Aligning with the CCBHC Model

As part of the pilot certification process, Texas Health and Human Services Certified Community Behavioral Health Clinics staff identified barriers and gaps to effectively meet certification criteria. Impacts across the 8 sites included identifying components of the criteria that needed additional clarification and technical assistance, as well as key organizational changes needed at the agency level.

General Tips

Below are general tips intended to aid potential CCBHCs in aligning organizational processes and services with the CCBHC model.


Centers should have staffing levels that reflect the needs of the community that they serve. Communities grow and change over time, and staff and center locations should be able to reflect such changes. Centers that are working towards certification as a CCBHC should have a process which determines staffing levels based on a community needs assessment, and is continuously influenced by the changing needs of the populations that are served.

Availability and Accessibility of Services

Centers that are working toward certification as a CCBHC should be able to identify how services are delivered, regardless of payment source, ability to pay or the individual's home. Centers also should be able to identify processes for coordination efforts with other service providers.

Care Coordination

Centers should have formal contacts with other organizations that may work with the same clients. Many CCBHCs have chosen to incorporate memorandums of understanding (MOUs) with community partners to establish a network of community supports for clients. These partners include primary care providers, local veterans' services organizations, school districts and individual providers.

Scope of Services

To assure a level of consistency across CCBHCs, HHS and the pilot centers developed a list of evidence-based practices (EBPs) that reflected statewide needs assessment findings and supported other Texas program initiatives. These practices were selected as minimum standards; however, the EBPs that a center chooses to employ should be appropriate to the needs of the population being served. The EBPs selected for the initial certification process included:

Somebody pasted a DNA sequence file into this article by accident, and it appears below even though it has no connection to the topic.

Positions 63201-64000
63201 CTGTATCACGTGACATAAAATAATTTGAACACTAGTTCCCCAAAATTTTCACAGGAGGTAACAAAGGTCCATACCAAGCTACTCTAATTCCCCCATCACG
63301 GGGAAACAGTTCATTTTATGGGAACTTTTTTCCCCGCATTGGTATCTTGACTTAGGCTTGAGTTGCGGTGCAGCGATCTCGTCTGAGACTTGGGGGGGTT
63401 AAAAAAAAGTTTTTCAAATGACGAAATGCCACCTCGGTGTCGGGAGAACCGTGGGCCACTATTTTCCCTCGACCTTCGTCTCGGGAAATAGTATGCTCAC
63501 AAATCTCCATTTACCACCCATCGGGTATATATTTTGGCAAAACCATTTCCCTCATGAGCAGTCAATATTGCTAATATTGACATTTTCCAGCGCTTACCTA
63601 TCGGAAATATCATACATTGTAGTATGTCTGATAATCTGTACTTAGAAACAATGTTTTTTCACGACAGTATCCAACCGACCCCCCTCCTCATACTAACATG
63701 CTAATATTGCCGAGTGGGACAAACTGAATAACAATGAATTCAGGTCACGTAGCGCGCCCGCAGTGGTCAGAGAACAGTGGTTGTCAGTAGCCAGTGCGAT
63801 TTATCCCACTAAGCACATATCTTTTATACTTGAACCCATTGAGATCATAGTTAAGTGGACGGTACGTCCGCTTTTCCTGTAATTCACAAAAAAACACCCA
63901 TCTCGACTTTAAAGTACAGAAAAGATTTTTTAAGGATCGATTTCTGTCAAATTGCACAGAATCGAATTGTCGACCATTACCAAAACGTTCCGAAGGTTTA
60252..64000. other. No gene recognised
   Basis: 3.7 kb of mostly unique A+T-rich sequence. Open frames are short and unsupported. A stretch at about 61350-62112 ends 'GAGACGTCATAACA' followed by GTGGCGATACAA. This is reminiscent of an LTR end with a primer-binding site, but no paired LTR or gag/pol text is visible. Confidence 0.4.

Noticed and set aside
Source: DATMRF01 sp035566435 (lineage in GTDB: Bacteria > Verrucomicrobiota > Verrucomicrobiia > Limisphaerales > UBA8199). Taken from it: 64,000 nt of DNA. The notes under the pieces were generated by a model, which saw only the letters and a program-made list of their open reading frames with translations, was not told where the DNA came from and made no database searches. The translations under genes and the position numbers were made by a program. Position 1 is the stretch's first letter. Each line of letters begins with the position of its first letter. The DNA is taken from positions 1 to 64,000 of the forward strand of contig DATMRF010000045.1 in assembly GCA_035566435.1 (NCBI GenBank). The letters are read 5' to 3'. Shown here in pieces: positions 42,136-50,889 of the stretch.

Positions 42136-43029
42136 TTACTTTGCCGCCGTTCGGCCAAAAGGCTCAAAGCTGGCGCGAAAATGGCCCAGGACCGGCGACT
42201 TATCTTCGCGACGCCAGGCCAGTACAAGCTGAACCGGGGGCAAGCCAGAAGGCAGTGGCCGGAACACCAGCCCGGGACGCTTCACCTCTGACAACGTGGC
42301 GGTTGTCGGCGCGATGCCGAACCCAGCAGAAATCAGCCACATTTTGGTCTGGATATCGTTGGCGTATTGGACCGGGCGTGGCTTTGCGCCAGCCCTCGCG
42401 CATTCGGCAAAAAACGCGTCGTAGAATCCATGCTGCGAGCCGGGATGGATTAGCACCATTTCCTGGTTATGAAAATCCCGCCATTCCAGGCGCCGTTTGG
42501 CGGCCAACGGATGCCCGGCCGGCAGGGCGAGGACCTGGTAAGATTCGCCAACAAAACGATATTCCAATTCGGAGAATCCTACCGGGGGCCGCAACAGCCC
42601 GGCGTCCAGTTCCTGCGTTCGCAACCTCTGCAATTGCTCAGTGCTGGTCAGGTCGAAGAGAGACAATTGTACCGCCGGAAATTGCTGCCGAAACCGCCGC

• Adult Specific EBPs:
    • SAMHSA Assertive Community Treatment (ACT)
    • Cognitive Behavioral Therapy (CBT) and Cognitive Processing Therapy (CPT)
    • SAMHSA Illness Management and Recovery (IMR)
    • SAMHSA Integrated Treatment for Co-occurring Disorders
    • SAMHSA Supported Employment and Permanent Supportive Housing
  • Child/Adolescent Specific EBPs:
    • Nurturing Parent Training
    • Trauma Focused CBT
    • Case Management using the NWIC Wraparound model, when indicated
  • Applicable to all populations:
    • Screening, Brief Intervention, and Referral to Treatment (SBIRT) model
    • Motivational Interviewing
    • Person-Centered Recovery Planning
    • Seeking Safety

Quality and Other Reporting

Throughout the planning process, centers were faced with changing traditional modes of doing business in order to address continuous quality improvement and reporting components of the CCBHC model. Two key components are:

Creation of a Continuous Quality Improvement Plan

As centers work towards the CCBHC model, a written continuous quality improvement (CQI) plan should include the establishment of fidelity checkpoints for overall CCBHC adherence to CCBHC criteria, as well as adherence to EBP protocols. This plan also should identify dedicated quality staff and processes to address quality findings. Centers are expected to build consumer participation into the CQI process that will include consumers in a meaningful way as remediation strategies are developed.

Creation of a Charge Master

Centers should be able to identify or create a charge master detailing the actual cost of providing a service to assist in tracking and managing overall costs. Throughout the CCBHC project, most centers tracked cost based on what a payer reimbursed. However, by moving to an all-payer cost reporting format, centers are better able to examine their true cost of care and compare themselves with others in the market.

Organizational Authority, Governance and Accreditation

Organizations must include meaningful consumer participation in governing bodies of the organization. If a center has a governing board membership that is dictated by a local or county government, it is recommended that an alternative advisory board with more than 50 percent consumer participation is created to implement a continual feedback loop of service quality and delivery. This should be representative of the diversity of populations served, as well as include consumer (adult and youth) and family input.